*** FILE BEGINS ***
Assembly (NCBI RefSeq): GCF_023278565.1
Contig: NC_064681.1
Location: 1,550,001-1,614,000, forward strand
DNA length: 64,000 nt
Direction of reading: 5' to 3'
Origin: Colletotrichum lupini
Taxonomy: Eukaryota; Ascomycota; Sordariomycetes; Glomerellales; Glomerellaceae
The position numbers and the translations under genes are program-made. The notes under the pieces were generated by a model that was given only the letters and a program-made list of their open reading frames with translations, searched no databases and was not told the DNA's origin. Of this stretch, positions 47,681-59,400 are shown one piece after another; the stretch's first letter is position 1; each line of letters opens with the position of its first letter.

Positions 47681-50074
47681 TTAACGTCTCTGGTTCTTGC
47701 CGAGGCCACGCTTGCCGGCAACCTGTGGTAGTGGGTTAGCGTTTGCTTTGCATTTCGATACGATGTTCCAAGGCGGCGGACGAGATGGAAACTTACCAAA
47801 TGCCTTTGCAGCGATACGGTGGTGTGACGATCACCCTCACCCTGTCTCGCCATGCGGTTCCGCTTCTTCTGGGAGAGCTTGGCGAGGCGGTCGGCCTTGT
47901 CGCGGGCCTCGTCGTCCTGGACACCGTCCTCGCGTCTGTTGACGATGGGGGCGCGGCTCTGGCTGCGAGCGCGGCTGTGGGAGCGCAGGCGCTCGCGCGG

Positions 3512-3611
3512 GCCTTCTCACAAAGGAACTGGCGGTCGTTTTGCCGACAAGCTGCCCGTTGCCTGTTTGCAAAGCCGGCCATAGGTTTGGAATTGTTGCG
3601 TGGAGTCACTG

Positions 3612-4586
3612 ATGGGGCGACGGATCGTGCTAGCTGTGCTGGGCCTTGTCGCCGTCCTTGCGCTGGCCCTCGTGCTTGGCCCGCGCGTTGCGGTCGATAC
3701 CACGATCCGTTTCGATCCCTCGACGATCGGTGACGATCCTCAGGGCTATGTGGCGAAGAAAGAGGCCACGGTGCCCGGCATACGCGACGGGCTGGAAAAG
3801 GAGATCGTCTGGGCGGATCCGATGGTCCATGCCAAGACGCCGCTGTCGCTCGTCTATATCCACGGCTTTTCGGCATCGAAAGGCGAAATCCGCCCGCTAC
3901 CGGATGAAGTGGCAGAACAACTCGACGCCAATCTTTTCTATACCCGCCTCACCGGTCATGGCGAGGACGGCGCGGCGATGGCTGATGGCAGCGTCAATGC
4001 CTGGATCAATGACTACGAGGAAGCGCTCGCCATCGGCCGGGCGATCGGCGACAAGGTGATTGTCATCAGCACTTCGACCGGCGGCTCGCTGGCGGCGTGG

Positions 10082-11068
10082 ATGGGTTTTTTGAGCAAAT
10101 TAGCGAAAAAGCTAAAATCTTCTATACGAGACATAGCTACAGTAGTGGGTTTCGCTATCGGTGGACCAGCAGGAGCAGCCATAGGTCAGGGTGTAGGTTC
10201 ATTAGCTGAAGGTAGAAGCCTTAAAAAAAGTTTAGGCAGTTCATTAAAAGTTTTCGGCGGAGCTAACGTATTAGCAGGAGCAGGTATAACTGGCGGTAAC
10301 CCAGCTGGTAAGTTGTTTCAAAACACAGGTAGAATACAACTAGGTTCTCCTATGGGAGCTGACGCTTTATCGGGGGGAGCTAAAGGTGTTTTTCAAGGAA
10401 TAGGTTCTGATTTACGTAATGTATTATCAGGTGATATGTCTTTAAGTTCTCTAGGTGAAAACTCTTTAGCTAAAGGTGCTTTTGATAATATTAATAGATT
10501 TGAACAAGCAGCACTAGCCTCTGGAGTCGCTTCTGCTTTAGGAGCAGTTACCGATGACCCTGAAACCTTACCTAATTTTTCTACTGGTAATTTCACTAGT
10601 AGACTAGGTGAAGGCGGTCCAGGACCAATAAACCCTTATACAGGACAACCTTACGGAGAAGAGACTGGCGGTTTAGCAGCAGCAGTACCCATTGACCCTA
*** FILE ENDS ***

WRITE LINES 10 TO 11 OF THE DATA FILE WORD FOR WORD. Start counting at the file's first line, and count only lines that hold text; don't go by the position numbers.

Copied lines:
47681 TTAACGTCTCTGGTTCTTGC
47701 CGAGGCCACGCTTGCCGGCAACCTGTGGTAGTGGGTTAGCGTTTGCTTTGCATTTCGATACGATGTTCCAAGGCGGCGGACGAGATGGAAACTTACCAAA